Japan will invite the defence ministers of 14 island nations in the South Pacific region to Tokyo for a multilateral meeting with Defence Minister Minoru Kihara on 19 – 20 March, sources close to the ministry revealed.

With China’s growing influence in the region in mind, the meeting is intended to strengthen Japan’s involvement with the island nations on security issues.

This will be the second multilateral meeting with the defence ministers of these island countries, but the first to be held in person. The previous meeting, in 2021, was held online due to the COVID-19 pandemic.

Fiji and Papua New Guinea, which have their own militaries, will be represented by their defence ministers, while countries without militaries will send representatives of their police forces and coast guards.

Director-generals from the United States, Australia, New Zealand and other nations will also attend as observers.

The meeting is expected to confirm cooperation between Japan and these nations on issues unique to island countries, such as maritime security, climate change and disaster response.

Kihara intends to call for stronger cooperation in his keynote speech.

At the previous meeting, a joint statement was issued that included Japan’s diplomatic policy of a Free and Open Indo-Pacific (FOIP) with China’s increasing maritime expansion in mind.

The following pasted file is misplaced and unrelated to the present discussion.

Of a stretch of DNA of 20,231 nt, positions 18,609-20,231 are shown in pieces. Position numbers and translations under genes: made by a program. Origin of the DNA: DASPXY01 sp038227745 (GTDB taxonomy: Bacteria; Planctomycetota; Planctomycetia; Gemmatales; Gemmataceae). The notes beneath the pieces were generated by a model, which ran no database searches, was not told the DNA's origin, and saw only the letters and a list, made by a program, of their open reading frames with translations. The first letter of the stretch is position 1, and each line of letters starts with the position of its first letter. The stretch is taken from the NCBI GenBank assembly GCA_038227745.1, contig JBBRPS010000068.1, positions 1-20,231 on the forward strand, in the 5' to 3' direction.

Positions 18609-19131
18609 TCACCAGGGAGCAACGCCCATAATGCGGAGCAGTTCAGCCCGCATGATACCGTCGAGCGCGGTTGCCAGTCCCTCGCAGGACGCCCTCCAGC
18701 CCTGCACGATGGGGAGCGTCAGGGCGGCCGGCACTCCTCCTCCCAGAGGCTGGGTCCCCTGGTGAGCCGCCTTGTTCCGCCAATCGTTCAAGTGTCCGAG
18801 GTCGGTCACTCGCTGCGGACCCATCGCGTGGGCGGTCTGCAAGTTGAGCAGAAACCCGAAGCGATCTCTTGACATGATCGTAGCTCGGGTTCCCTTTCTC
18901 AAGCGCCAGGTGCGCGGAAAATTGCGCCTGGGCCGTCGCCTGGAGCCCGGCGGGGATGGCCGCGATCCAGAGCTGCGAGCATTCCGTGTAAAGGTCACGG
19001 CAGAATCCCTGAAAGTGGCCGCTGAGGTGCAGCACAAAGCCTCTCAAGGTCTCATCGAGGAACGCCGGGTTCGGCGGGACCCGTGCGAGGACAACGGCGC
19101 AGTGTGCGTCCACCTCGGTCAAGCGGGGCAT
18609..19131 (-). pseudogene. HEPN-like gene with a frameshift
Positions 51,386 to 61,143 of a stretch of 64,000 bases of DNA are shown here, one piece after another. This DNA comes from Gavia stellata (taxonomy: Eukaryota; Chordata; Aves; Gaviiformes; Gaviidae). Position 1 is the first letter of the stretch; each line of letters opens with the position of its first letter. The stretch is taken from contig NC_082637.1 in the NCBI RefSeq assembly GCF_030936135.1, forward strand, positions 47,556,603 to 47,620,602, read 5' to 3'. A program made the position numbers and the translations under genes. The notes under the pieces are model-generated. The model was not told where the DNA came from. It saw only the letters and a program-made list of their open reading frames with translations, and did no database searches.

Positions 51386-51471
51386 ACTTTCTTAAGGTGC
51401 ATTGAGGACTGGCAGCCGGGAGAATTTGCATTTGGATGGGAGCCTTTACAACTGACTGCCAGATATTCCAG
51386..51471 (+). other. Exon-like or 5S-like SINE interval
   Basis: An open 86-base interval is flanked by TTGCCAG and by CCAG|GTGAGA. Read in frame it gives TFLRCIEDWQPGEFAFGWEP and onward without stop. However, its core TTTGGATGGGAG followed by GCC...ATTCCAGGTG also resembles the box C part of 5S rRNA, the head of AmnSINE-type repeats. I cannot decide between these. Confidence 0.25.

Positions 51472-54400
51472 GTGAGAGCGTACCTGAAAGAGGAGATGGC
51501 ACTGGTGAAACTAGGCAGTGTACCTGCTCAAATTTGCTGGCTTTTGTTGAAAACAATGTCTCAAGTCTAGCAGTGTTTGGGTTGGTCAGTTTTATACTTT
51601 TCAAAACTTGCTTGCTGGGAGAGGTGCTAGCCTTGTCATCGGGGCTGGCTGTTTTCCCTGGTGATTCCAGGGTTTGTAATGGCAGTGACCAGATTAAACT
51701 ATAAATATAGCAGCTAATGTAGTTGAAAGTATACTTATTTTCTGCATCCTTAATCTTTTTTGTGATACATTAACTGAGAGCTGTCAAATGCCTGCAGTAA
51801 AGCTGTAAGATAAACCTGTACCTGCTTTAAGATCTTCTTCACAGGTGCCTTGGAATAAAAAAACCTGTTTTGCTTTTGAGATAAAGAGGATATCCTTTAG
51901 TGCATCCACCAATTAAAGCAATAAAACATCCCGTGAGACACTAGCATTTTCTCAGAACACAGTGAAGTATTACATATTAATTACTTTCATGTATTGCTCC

However, no statement or outcome document is expected to be issued from the second meeting. A number of island nations have been developing closer ties with China, and Japan is finding it “difficult to step in,” according to a senior ministry official.

A Pacific Islands Leaders Meeting is also scheduled to be held in Tokyo in July.

The March meeting at the defense ministerial level will serve as a preparatory meeting for the July summit.

Foreign ministers and other officials from Japan and the island nations held a ministerial interim meeting in Fiji in February. They issued a statement that included opposition to unilateral attempts to change the status quo by force or coercion, with China in mind.

The South Pacific region is a key sea lane linking Asia, Australia, North America and South America. Chinese President Xi Jinping has been increasing China’s involvement in the region through infrastructure development and other measures.

Local Chinese police activities have also been noted in the Solomon Islands, Vanuatu and Kiribati.

As China seeks to strengthen its influence on these island nations, Japan is aligning itself with the United States and Australia to push back.

In January, Self-Defence Force personnel provided unexploded ordnance disposal training to local police in the Solomon Islands.

The defence ministers’ meeting will also seek to strengthen cooperation with Australia, which Japan positions as a “quasi-alliance.”

Australia, which has close relationships with island nations, has a particularly strong sense of urgency about China’s expansion.

While Japan is receiving Australia’s cooperation in monitoring North Korean vessels illegally transferring goods ship-to-ship while at sea, Japan aims to deepen the cooperation between Australia and Japan by strengthening Japan’s involvement in the island nations, a ministry official said.